The person that should be the champion for your customer experience should be your CEO. Your CEO is the captain of your ship. The captain holds the wheel and sets the course. Since todays environment is so competitive and fast the role of the CEO can no longer be only to work with high-level questions. Todays CEO need to get their hands dirty, they need to care for the details of the organisation, understand the customer and understand the key components that drive growth. One of the main areas that only a CEO can influence is to setup an organisation that is fast and makes the right decisions with minimal management involvement.

The CEO together with the employees needs to figure out what parts of your customer experience that drives value. Thereafter you need together with your employees setup a direction on what you are aiming for. Doing this will have several effects:

o   You will start delivering true value to the customer that will turn into growth.

o   As a CEO you will understand your business and be able to make better decisions. You will be able to ask the right questions towards the organisation. This will make everyone smarter and more focused.

o   People will be super motivated with a sense of purpose. As a CEO you will then have a smooth organisation that will be self-sustainable.

A company is of course more than just one person but the higher up the more you can influence the outcome. In the end the only thing that counts is what your customer thinks. So if your CEO is not passionate about customer experience, then you are most likely screwed in the long run, so you better start looking for a job now.

Customer experience

Driving a reputation: Brands & Donald Trump & Hillary Clinton

Working in a highly recognized brand once reputation is extremely important from many aspects. A positive brand helps drive sales. A negative hinders your sales.

It strikes me how similar this is in todays elections in the USA. People say that they do not like any of the candidates since their reputation is bad. Even though they feel that they have no choice. A bit like companies in various segments of the market especially markets with oligopoly (like banks, oil companies, etc).

In our case we partly sell due to the lack of alternative. The lack of competition. The question is how long will this hold. As soon as something better comes along you are done. The same thing is in politics. When something or someone comes along that is perceived as better as a political party you will not be able to react. Reaction has to start when you are the fatest cat around not when you already start loosing weight.

So the learning for any company out there is to get your innovation engine going. It can never stop especially in todays fast environment. Setup your organization accordingly. Get specialist, work with the culture but everything begins with asking the right questions.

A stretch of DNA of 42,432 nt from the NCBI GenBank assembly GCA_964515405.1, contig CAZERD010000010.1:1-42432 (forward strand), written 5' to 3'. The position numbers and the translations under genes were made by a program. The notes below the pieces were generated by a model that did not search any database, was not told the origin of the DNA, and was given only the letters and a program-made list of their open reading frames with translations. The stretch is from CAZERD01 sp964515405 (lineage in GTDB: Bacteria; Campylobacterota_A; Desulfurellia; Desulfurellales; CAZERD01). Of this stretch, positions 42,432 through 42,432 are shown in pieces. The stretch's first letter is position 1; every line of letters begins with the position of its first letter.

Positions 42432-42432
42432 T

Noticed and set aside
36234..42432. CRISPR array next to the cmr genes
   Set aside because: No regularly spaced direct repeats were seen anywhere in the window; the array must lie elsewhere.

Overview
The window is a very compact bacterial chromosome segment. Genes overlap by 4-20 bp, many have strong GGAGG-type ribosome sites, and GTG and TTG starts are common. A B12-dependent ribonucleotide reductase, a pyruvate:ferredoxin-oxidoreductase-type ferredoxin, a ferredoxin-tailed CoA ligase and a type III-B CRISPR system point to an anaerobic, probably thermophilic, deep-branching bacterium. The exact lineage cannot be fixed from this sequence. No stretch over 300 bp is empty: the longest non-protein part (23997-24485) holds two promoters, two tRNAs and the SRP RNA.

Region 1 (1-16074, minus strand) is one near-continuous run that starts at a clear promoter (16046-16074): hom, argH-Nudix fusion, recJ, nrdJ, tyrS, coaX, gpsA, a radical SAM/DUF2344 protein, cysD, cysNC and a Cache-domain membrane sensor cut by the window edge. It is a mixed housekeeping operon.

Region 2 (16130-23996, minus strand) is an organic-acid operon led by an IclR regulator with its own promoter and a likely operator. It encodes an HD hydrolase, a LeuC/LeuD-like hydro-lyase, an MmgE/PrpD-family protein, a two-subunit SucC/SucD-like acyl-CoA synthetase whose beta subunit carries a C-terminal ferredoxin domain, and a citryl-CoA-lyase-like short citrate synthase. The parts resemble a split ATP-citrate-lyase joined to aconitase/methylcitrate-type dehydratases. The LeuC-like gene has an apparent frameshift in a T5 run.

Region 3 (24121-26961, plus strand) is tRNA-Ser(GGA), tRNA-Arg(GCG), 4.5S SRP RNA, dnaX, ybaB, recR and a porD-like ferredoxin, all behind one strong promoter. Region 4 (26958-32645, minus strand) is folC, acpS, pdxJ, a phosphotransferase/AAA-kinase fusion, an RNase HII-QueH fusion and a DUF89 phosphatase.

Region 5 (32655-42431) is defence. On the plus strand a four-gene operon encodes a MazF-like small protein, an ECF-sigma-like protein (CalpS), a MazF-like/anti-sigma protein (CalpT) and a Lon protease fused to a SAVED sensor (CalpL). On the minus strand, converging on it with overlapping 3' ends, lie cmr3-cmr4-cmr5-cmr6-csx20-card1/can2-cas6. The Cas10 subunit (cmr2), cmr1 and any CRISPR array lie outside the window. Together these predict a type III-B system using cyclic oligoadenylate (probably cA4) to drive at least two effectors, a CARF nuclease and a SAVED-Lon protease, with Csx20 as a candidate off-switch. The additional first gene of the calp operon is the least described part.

3 takeaways – Working in a non digital company

So, would you say that you work in a digital company? I have now had experience with purely digital companies and non digital companies. With purely digital I mean companies that their entire business model is born in the digital world, like Spotify or Zalando. My current company is a traditional lottery with an offline business model, like traditional advertising, telephone sales, print advertisments etc.

There is a big difference working for purely digital companies and companies that try to get into the digital space. As we devolp our digital presence I have found three key difference between the two business models.

  1. Digital businesses are rigged to be digital. Nondigtal have to transform themselves which is a major task. To transform your business is probably one of the hardest parts. Ask Nokia or Kodak. Both giants in their fields with extremely bright people in the organisation but both of them did not manage to transform themselves into the digtial space. To throw money on consultants and technology is not enough which brings me to my next point.
  2. Digital businesses have digital leadership. The leadership have vast knowledge in the power of the technology and the pitfalls. Non digital companies struggle to understand how to take full advantage of technology. The digital landscape is constantly change and the pace is picking up. This means you need to invest heavily in technology and people.
  3. Fast and smart. The bigger the company the more complex everything is and this slows you down. But in the same time if you put your main platform in place you can rigg yourself to be a leader in the market instead of follower. You have to be smart enough to see the major trends consumer adopt. Facebook, Google and Apple are extremly good at this although they are hugh companies with hugh organisations. Non digital organistations have a much slower development cycle since their business has been ”slow”.

Of course digital businesses come and go, so being in the forefront is not a guarantee to survive. A lot also depends on timing but one thing is for sure. The digitalisation of our society touches all businesses, even lotteries.